African tribal fashion, African tribes, apparels, Burundi tribe, colors, Donna Karen, fabric, fashion blog, fashion history, freelance fashion designer, garments, Indian Tribes, Masai tribe, Stell Jean, Teke tribe, trends, Venda tribe, Wadaabe tribe, Zulu tribe
Africa is one of those places that are still well known for their various tribes that are present in the continent. Just like India, Africa has also become an inspiration for designers to come up with new designs, styles and prints that symbolize these tribes.
According to history, the early African clothing was pieced together from art, oral histories and traditions that are still practiced by the present day tribal members. Men usually didn’t wear any clothing and instead chose to decorate their bodies with paints or scars. When they did wear, it mostly consisted of animal skins and bark clothes.
Women on the other hand, are dressed according to their marital status. Women wear clothes made out of beads if they were unmarried to reveal their status, while the married women cover themselves completely.
The animal skin and bark cloth was worn in different way by every tribe. While some draped it, others stitched it on the sides. After the weaving techniques were developed, Raffin, the fiber of a palm plant, and cotton became the most commonly used materials.
There are various designers who have used the African tribes as their inspiration for various collections. Stella Jean being one of them has many collections that have been based on the tribal theme, each collection with their own unique silhouettes and drapes that describe the eccentric designer perfectly.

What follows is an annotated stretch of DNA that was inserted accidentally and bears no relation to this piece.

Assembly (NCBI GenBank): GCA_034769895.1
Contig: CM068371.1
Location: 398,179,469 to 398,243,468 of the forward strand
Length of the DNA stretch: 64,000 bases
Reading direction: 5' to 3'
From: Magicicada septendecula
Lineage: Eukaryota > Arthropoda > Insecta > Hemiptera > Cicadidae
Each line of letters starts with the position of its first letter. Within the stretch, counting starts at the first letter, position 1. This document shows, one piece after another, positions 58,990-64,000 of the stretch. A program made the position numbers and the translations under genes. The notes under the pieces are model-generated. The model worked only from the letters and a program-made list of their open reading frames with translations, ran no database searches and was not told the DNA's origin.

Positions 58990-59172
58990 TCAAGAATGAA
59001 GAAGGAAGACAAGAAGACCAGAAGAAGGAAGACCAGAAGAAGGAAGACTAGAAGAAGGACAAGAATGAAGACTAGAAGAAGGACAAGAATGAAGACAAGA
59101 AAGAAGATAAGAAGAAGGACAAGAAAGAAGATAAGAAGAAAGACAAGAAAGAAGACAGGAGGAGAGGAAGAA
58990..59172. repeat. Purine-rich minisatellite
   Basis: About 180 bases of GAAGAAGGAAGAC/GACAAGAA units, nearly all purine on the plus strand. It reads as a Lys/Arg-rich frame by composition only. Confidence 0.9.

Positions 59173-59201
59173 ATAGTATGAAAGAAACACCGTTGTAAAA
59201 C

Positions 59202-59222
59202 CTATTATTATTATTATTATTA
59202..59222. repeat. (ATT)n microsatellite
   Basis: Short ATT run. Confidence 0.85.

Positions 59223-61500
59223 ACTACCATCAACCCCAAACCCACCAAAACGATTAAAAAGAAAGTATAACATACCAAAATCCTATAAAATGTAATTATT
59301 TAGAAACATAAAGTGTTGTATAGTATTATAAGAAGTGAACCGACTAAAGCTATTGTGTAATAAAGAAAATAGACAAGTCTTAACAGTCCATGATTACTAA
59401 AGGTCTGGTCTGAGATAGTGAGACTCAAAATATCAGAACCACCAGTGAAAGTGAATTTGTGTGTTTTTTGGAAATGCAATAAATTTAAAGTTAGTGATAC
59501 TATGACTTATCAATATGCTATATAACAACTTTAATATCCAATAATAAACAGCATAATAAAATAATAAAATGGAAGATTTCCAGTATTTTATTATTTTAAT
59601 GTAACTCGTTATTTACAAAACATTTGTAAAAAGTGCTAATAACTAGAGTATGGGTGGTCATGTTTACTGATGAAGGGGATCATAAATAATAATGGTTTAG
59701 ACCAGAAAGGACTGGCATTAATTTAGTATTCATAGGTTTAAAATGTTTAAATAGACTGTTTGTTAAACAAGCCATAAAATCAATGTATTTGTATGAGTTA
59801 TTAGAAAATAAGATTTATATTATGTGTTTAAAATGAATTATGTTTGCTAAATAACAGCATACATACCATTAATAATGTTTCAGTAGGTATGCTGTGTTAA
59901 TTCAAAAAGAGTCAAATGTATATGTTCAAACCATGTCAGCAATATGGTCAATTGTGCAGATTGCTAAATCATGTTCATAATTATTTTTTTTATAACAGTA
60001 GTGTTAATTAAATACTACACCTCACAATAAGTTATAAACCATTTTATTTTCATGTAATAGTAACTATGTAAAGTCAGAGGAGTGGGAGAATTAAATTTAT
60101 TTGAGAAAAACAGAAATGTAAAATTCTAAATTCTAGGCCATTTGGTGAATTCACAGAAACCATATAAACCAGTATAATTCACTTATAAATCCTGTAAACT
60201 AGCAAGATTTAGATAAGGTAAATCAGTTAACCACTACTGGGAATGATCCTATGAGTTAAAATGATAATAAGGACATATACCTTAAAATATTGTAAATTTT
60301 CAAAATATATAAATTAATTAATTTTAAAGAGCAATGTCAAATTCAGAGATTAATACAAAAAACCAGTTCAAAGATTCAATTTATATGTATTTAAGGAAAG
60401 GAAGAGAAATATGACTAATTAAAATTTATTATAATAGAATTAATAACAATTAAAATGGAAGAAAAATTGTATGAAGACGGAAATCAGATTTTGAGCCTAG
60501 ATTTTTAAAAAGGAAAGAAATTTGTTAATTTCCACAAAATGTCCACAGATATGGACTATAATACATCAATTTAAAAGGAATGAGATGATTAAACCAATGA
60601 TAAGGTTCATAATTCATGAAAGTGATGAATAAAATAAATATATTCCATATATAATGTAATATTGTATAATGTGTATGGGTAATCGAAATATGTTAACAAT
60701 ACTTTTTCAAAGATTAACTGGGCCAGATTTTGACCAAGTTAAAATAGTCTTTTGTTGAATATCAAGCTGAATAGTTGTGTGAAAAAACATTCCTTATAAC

(Photo Credits: Stella Jean 2013- http://goo.gl/rlpqTD )
Donna Karen presented her interpretation of the tribal print with clean cut beige and black tones that depict the subtle side of tribal prints used in Africa, while Mara Hoffman and Jenny Kee present their style in an explosion of colors combined with minimalist and extravagant usage of accessories respectively.
To find inspiration, designers have been exploring the ends of the Earth and beyond. They keep exploring continents to discover new cultures and traditions that were unknown off previously, to provide us with something new and exciting every fashion season.
Supriya Ghurye is the founder and owner of Fuel4Fashion, the first virtual design studio that caters to new and upcoming fashion design labels with a diverse portfolio of design services. She is a member of the Cherie Blair Foundation’s Women Entrepreneurship Program and has over a decade of fashion industry experience with international labels and start-ups.